‘The rental contracts which will lie behind the dividend promise are long-term – sometimes more than 25 years – and we would consider housing associations to be quasi-Government bodies – there has never been a credit default. 

‘In previous years we have also invested in the bonds issued by housing associations, so this is an area we know quite well.  We expect more funds like Civitas.’

Civitas also has a relationship with Funding Affordable Homes (FAH), which also buys social housing and leases it to housing associations to manage. However FAH aims to fund new build housing primarily rather than buy existing stock. Salamanca Group, a private investment bank, provides advisory services to the REIT and also founded FAH.

Council due diligence & risk

The council pointed out that Civitias will not enter into development of new properties, but does own the operational assets, which are leased to registered housing provider on long-term leases with rents linked to inflation.

The RP will responsible for all maintenance, rent collection, and vacancy management, with their costs met from the surplus created by the RP renting the properties at a higher level than the lease obligation to Civitas.

The council spokesperson added: ‘Therefore, Civitas is not exposed to any of these risks.’

The council said in the event that the RP cannot meet the lease obligations - which they say is ‘highly unlikely given implicit government support via the HCA - the property will revert back to Civitas, who would then look to re-lease the properties to another RHP.

The spokesperson added: ‘In practice, if an RHP is in financial difficulties the HCA will step in and another RHP will take over the properties and associated lease obligations. Therefore, the investment is considered to be relatively low risk but offers an attractive long term return.’

East Riding Pension Fund’s due diligence takes the form of a three-stage process. That includes an internal investment manager looking at whether the fund has the capacity to make the investment and how the risk/return profile compares with other opportunities within the asset class; an in-depth analysis of the key factors that will influence the investment; and a ‘detailed analysis’ as to whether the investment manager is capable of accessing the returns available from the asset class.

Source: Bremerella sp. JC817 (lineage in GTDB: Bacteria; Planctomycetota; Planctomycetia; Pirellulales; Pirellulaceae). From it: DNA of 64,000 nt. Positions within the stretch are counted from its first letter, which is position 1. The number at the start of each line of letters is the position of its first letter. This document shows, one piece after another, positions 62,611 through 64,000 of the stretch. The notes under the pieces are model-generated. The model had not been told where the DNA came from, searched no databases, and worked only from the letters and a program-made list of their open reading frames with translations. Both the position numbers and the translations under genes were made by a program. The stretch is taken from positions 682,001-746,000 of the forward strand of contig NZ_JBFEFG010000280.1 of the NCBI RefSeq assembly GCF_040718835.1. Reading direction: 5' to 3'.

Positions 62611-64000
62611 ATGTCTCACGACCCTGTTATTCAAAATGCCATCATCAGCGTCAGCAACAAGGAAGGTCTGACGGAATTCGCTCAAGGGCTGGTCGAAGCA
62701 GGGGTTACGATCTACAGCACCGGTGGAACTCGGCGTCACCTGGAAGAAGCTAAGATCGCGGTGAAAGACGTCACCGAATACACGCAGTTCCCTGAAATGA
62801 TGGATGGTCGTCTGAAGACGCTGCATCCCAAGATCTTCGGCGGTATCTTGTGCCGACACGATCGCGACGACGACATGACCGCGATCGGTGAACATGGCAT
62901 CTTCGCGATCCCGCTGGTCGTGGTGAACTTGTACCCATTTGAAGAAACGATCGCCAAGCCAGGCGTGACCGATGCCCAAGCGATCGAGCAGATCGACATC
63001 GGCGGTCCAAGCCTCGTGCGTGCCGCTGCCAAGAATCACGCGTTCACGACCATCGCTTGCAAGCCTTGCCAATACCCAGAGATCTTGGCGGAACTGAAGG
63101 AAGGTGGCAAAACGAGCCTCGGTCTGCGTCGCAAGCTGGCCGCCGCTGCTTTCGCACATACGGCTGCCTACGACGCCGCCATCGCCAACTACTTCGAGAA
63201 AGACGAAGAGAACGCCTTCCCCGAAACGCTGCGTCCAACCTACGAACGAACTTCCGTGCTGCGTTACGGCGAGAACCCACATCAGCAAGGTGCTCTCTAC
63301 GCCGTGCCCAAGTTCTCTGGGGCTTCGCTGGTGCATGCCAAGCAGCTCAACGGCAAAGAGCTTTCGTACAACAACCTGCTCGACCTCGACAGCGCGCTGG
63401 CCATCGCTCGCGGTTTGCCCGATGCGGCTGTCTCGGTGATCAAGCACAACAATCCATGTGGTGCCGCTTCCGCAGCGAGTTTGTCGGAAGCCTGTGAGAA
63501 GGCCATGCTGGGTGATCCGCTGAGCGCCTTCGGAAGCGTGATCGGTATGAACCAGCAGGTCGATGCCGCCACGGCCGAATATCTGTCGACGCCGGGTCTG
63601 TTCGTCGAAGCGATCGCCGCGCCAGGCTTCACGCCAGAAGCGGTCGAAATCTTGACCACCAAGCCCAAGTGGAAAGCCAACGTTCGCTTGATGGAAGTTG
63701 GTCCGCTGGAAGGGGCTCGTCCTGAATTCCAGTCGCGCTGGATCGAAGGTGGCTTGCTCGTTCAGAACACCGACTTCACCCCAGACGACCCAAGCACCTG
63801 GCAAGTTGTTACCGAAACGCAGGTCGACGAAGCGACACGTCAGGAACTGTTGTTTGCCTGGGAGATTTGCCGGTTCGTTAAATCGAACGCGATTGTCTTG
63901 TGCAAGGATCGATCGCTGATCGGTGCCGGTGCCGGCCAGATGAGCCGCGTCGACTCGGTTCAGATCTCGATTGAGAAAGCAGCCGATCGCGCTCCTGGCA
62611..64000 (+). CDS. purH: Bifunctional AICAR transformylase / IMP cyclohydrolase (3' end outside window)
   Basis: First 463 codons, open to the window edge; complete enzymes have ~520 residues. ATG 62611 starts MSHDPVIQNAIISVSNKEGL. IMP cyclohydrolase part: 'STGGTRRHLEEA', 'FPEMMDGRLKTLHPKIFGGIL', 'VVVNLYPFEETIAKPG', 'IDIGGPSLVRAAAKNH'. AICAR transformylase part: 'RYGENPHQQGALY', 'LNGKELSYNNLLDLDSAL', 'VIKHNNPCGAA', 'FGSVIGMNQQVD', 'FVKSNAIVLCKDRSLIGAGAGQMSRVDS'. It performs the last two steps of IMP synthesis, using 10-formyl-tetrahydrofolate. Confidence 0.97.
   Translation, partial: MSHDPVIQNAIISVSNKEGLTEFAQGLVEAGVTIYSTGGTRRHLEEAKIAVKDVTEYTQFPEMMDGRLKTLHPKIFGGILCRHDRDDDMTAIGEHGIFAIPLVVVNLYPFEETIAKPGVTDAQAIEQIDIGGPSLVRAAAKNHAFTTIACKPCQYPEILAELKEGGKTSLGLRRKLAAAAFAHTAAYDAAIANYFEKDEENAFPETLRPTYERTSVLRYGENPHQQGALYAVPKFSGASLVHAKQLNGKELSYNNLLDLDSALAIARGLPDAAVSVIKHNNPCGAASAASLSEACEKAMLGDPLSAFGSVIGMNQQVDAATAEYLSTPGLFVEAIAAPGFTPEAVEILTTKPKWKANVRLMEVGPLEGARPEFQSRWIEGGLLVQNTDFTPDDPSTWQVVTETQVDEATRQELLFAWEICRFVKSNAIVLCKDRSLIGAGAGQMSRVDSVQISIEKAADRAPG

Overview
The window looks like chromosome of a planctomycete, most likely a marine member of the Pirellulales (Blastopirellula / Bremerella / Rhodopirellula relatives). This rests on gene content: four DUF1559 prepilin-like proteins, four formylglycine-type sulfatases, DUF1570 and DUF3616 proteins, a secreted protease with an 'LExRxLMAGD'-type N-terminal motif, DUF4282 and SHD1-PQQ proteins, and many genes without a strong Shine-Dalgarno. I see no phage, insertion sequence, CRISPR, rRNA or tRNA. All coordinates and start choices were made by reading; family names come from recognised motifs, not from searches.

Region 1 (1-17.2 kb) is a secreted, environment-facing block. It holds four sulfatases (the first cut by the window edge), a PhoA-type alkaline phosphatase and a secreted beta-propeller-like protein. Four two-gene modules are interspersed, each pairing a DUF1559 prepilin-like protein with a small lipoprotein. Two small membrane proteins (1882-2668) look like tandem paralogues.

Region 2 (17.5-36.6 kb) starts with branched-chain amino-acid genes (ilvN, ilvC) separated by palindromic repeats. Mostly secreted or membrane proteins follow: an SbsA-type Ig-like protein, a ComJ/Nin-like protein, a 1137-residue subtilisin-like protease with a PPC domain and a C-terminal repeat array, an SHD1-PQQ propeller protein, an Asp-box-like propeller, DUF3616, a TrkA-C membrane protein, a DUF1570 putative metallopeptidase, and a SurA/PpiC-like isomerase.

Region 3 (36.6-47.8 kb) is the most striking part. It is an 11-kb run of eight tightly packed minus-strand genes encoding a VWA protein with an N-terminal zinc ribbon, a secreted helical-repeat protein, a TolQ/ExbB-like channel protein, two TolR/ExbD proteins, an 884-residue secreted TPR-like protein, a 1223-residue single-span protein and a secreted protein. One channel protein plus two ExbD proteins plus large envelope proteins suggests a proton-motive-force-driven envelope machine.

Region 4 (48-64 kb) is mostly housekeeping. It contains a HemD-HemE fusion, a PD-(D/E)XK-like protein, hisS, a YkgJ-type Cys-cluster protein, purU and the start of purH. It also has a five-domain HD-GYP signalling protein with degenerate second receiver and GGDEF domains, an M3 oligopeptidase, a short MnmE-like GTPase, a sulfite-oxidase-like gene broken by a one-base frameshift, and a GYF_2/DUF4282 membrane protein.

The latter involves detailed discussions with the investment manager, existing knowledge of the manager (including analysing their track record) and an extensive review of key documentation including presentations and, in the case of Civitas, the company’s prospectus.

Civitas acquisitions: December 2016

In its first deal in mid-December 2016, Civitas paid £65m for 28 supported living properties in London, the Midlands and Southern England, and one additional property, reporting an initial net yield of 5.8 per cent.
Each of the properties within the portfolio is subject to a 25-year lease arrangement with one of two specialist housing associations – First Priority HA and Westmoreland Supported HA.
Rents are underpinned by the local authority and adjusted annually in line with inflation (CPI) over the full period.
It then paid £15m for 17 supported living properties in Gloucester, Weston-Super-Mare, the reWirral and Durham, with an initial net yield of 6.5 per cent. Each of the properties are subject to a 25-year lease arrangement with one of two specialist housing associations - Westmoreland Supported HA and IKE Supported Housing – focused around supported living.
Rents are agreed by the relevant local authority and adjusted annually in line with inflation (CPI) over the full period.